Changes in the State Pension Age for Women

There are around 350,000 Scotswomen affected by the transition to equality in men and women’s State Pension Age. The initial Westminster Pension Age Act was in 1995 and it set out a gradual pathway to equalise the pension age for men and women. But in 2011 a second Pension Age Act increased the rate of change for women and increased the overall pension age to above 66. This has created a group of women who are partially badly affected.  Women born in the mid-50s are losing six years of their State Pension.

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Pensioners in Scotland get less pension – because they don’t live as long

Life expectancy in Scotland is currently lower than in the rest of the UK. On average between 2010-12, a 65 year-old male in the UK could be expected to live to around 83 years 5 months compared with 82 years 11 months in Scotland, and a 65 year-old female in the UK could expect to live to 85 years 11 months whereas in Scotland it was 84 years 6 months.

According to the Scottish government, this means that “a 65 year-old entitled to a total pension of £160 per week could expect the lifetime value of their state pension to be around £10,000 (men) or £11,000 (women) less in Scotland than in the UK as a whole”.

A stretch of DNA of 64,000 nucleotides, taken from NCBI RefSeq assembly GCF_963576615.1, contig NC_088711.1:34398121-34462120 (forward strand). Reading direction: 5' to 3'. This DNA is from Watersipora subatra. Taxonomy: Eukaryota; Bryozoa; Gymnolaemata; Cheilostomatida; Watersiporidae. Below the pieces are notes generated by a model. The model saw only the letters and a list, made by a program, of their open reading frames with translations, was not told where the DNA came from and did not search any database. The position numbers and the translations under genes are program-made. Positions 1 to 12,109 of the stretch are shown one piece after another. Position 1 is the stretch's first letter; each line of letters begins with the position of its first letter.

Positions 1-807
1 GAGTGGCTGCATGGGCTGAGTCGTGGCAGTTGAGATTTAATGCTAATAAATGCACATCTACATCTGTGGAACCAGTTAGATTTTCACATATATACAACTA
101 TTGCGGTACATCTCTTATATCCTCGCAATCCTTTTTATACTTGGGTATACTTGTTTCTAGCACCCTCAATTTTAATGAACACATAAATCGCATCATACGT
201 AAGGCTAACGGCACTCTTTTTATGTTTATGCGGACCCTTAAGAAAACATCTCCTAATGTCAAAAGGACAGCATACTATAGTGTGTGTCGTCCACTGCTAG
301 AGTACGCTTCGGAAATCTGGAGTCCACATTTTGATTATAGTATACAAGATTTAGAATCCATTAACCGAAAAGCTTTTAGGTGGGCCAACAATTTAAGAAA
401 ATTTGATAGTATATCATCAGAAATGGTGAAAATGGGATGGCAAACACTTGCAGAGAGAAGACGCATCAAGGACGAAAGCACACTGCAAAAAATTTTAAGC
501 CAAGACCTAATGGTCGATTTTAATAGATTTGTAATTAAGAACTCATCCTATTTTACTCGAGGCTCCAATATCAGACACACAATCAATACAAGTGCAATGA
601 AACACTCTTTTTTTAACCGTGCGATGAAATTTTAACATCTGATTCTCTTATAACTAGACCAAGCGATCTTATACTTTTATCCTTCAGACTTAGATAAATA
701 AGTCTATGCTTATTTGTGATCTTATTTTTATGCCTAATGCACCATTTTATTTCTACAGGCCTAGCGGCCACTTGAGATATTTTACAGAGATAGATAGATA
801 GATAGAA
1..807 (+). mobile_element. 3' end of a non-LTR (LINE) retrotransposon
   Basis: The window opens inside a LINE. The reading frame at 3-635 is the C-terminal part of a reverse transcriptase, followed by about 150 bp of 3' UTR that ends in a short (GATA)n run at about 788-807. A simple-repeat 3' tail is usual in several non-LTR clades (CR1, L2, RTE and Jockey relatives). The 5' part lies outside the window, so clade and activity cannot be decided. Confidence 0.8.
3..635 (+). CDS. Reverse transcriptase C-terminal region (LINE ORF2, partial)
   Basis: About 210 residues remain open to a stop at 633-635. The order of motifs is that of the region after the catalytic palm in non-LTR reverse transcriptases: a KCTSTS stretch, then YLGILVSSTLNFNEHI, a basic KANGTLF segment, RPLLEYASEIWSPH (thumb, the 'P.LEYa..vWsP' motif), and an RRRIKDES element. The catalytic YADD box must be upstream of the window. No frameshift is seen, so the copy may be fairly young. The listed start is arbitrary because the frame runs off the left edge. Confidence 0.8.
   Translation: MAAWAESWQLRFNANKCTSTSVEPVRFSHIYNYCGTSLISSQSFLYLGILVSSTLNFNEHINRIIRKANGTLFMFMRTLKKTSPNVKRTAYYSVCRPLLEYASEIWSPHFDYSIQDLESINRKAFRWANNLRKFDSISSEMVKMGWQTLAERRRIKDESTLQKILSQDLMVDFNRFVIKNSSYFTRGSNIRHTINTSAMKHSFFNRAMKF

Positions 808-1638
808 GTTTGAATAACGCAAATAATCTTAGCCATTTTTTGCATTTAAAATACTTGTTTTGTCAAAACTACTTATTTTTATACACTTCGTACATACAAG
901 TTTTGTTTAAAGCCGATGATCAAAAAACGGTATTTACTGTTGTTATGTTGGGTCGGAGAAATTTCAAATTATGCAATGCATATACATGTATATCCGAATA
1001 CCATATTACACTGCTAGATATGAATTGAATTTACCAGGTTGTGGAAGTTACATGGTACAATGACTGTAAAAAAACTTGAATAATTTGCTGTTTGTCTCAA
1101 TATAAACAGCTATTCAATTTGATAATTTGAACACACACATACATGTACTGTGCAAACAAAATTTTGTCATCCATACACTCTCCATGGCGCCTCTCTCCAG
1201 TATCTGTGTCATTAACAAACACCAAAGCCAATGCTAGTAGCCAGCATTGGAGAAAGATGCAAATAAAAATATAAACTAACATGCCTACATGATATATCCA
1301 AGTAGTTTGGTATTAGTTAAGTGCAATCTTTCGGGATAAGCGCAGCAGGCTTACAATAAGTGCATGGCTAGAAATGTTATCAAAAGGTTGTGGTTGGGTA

Pension difference from UK average
Pension difference from UK average

UK pensions among the worst in the developed world, study finds

British workers can expect among the worst pensions in the developed world, according to a report from investment bank UBS, which compared the retirement outlook for a 50-year-old woman in major cities across the globe.

Pensions compared

How much a state plus “mandatory” pension will be worth at retirement as a proportion of current income, based on a 50-year-old female in each city
Singapore 73%
Sydney 72%
Paris 69%
Milan 67%
New York 55%
Tokyo 55%
Munich 50%
Zurich 48%
Toronto 42%
London 41%
Hong Kong 41%
Taipei 32%

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